There are many sites on the web which describe the production of GRP parts very thoroughly. But our R2D2 is not heavily dynamically stressed, so fortunately we do not need to make any complicated calculations for laminates.

A problem, that nearly all hand laminates have are open air bubbles on the surface of the parts. These parts must be primed and filled before finishing with lacquer. Usually this preliminary work takes much longer than the actual painting. In order to make the bubbles more visible, I now use only dyed Gelcoats.



The surface layer (Gelcoat)

The first layer is called the Gelgoat. This is necessary, since otherwise the design and the structure of the fabric would be recognizable in the surface of the part. Furthermore it makes laminating easier, because the fabric remains correctly bonded in difficult places, too.

This layer is laid on by one-way or laminating brushes in 2 - 3 layers. Depending upon the temperature and type of resin used, the drying periods between the layers are different, some 1 - 2 hours.

You can buy finished Gelcoat or you can make it from the resin that you need anyway for laminating. In this case you should add some Thixotropy-enhancing agent, an amorphous silicic acid which is a thickening agent, to a finished resin mixture. With 100 g resin you need approximately 6 g of Thixotropy-enhancing agent and approximately 1g of colouring paste.

Self-manufactured Gelcoat has the following advantages:

  • The desired consistency can be determined.

  • A few drops of colouring paste are enough to dye it.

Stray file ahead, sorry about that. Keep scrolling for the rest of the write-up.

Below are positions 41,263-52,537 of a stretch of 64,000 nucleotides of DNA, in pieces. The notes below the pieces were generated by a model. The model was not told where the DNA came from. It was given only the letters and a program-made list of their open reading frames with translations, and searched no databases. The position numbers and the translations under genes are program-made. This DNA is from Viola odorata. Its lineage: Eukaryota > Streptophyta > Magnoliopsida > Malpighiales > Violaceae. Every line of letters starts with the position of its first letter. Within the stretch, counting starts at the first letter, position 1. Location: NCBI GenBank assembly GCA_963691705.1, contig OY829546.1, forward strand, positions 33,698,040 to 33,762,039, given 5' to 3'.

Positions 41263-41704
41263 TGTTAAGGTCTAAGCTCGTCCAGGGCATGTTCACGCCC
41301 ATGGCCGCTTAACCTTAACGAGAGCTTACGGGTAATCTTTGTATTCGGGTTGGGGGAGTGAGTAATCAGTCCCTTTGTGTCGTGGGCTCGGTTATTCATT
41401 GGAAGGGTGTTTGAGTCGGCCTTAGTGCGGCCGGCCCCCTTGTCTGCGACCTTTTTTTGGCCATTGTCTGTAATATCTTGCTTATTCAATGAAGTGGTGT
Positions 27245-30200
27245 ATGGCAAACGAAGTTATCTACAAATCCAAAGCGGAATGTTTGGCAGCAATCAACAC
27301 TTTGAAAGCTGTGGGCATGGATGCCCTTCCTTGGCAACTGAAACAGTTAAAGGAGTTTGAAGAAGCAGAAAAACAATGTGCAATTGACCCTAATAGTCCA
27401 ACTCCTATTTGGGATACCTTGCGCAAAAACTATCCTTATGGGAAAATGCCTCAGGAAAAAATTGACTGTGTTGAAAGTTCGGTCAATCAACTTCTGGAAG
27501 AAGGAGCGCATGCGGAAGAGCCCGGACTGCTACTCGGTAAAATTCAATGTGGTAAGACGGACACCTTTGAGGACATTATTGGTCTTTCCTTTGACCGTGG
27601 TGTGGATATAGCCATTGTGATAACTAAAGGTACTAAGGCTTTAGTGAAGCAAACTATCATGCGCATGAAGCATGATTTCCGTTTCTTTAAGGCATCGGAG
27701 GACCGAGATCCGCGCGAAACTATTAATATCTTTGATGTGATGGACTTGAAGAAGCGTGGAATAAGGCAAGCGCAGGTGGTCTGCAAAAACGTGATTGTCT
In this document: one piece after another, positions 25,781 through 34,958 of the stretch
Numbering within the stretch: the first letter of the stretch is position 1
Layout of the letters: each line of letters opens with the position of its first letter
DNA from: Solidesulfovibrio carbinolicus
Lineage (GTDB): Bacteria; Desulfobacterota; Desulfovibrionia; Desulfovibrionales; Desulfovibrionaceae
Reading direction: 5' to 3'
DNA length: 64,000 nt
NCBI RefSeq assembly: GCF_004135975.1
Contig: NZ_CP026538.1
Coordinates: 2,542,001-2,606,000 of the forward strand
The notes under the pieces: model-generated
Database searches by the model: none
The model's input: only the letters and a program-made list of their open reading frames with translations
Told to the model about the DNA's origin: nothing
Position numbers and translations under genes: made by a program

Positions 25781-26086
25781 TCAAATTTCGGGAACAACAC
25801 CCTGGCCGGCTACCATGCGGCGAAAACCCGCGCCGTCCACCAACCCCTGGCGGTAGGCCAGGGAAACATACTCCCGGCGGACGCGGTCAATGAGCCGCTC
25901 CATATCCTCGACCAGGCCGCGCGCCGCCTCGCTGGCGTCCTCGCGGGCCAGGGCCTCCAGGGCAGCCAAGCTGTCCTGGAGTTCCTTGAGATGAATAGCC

• It is normally cheaper than finished products.

The picture shows the still unfinished first layer of a grey dyed homemade Gelcoat.



Deep undercuts

Deep undercuts cannot be laid out with fabric. They have to be "smoothed" after laying on the Gelgoat. For this I used resin, cotton flakes and 3-mm chopped glass fibre strands in the ratio 10g: 1g: 5g. This mixture has a sticky consistency and is suitable to smooth off the undercuts.


Kinds of fabrics

Laminates should be symmetrically developed, thus, you start with a light fabric, increase the weight of the fabric up to the centre layer, and then carry on in reverse order, until you finish with the light fabric at the end again.

Since our GRP parts do not have to fulfil high mechanical requirements, I mostly make three-layered GRPs. The first and last layer consists of glass filament fabric (80g/mē), the middle layer from glass pile textile fabric (400g/mē). Here it is important to note the kind of weave the fabric has. For our parts "linen weave" is not suitable. I used only fabrics with a "twill weave", because this kind of weave is simply the best for our "curved and angular" parts.

The picture shows the start of laminating the second layer of glass pile textile fabric. The first layer of glass filament fabric has already been laminated.

Basically you laminate "beyond the edge" and after hardening you remove any surplus material with tin snippers and sand off the remainder carefully.